Who do you call when you’ve discovered that termites have gnawed their way through your attic and you need a new roof?
Probably not your insurance agent.
Most pest infestations and accompanying damage are considered maintenance issues by insurance carriers. In other words, the insurance company’s position is that you could have prevented the mishap by eradicating the pesky bugs before they ate you out of house and home.
So the homeowner, not the insurance company, pays for any repairs.
“Homeowners insurance coverage extends to ‘sudden and accidental,'” explains Greg Baumann, technical director with the National Pest Management Association in Dunn Loring, Va. “For example, if you have a pipe that bursts, your insurance will cover it. If you have a slow leak that causes mold, the damage won’t be covered.”
But all might not be lost. While your insurance probably won’t cover damage to your home after a couple of years of termite munching, if the pests dine on a crucial support beam of your house and that in turn causes your roof to collapse, the collateral damage is covered. You can usually count on your insurance to help pay for repairs to walls, floors and roof trusses that went when the beam buckled because that damage is considered sudden and accidental.
The cost of replacing the pest-infested crucial beam, however, remains your problem.
A long and growing exclusion list
Termites have company when it comes to insurance coverage, or lack thereof. Damage caused by bats, rats, birds, and other vermin usually isn’t covered by your homeowners policy either.
In fact, exclusion lists keep getting longer and pest damage isn’t the only thing not covered by home insurance.
“One trend we’re seeing is that insurance policies are getting more specific about what’s not covered and they’re excluding more and more pest damage,” says Mike McCartin, an insurance agent with Joseph W. McCartin Insurance in College Park, Md. “The policies are getting really specific and serve notice to the homeowner that the insurer’s intent is not to cover it.”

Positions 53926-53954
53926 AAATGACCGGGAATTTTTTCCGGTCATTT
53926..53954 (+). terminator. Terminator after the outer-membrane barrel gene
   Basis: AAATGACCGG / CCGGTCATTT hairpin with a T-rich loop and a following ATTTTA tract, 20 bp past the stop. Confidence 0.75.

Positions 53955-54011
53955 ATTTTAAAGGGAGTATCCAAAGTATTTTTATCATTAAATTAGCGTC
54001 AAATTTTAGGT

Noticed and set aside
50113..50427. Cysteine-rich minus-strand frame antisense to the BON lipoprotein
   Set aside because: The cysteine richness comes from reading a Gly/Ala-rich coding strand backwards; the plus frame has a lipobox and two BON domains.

Insure.com reports that other common home concerns not covered by the average homeowners policy include:
- Cracks, settling, or pet damage, which are all considered typical wear and tear
- Flood or earthquake damage
- War or nuclear explosion damage
- Water or ice damage to fences, pavement, patios, or swimming pools.
And if you leave your home unoccupied for 30 days or more, don’t look for insurance help to pay for any repairs if pipes freeze or thieves or vandals damage your property.
Homeowner, help yourself
“A lot of people are surprised that pest damage isn’t covered by their insurance,” Baumann says. “Unfortunately, most of the time it isn’t.”
That means that homeowners have to help themselves. When it comes to creepy-crawlies, here are five ways to lessen the financial bite of a pest infestation:
1. Thoroughly read your homeowners insurance policy. It’s not pool-side reading, but being forewarned is being forearmed. “Homeowners that understand their coverage are better prepared and are less likely to be caught unawares,” Baumann says. He also recommends asking questions about anything you don’t understand. “A super deal on insurance may turn out to be a policy that doesn’t cover anything.”
2. Know what pests are the biggest threat. Figure out what you need to prepare for. If you live in Montana, termites are a relatively low threat because they don’t thrive in the state’s dry, summer heat or very cold winters. You have more odds of a bear breaking into your home than termites munching on your home’s wood siding. However, if you live in Maryland, termites are a real possibility, but your home is probably safer from browsing bears.
3. Get your home inspected. Most states and mortgage brokers require inspections before they’ll give you a mortgage. If you happen to live somewhere that doesn’t require a home inspection, get one anyway before you buy, and make certain the inspection covers pest and vermin infestations. An expert can alert you to pest problems so you can take the findings into consideration in making an offer, know what corrective action will be needed or begin looking at other houses.
4. Contract for annual inspections and spraying. The latest trend in pest control is warranted sprayings, according to Baumann. The pest-control firm will inspect and eradicate pests and then give you a year’s warranty. Then the firm comes out a year later and the process starts all over again. What’s key is to prevent or catch infestations early, which these annual inspections should do.
5. Hire the right firm for the job. Homeowners will sometimes hire a termite firm, thinking the company will not only look for and eradicate wood-eating insects but will also give a heads-up if mold or other problems are present. Don’t count on it. These firms are specialists, so the pest-control guy isn’t likely to point out your home’s water damage.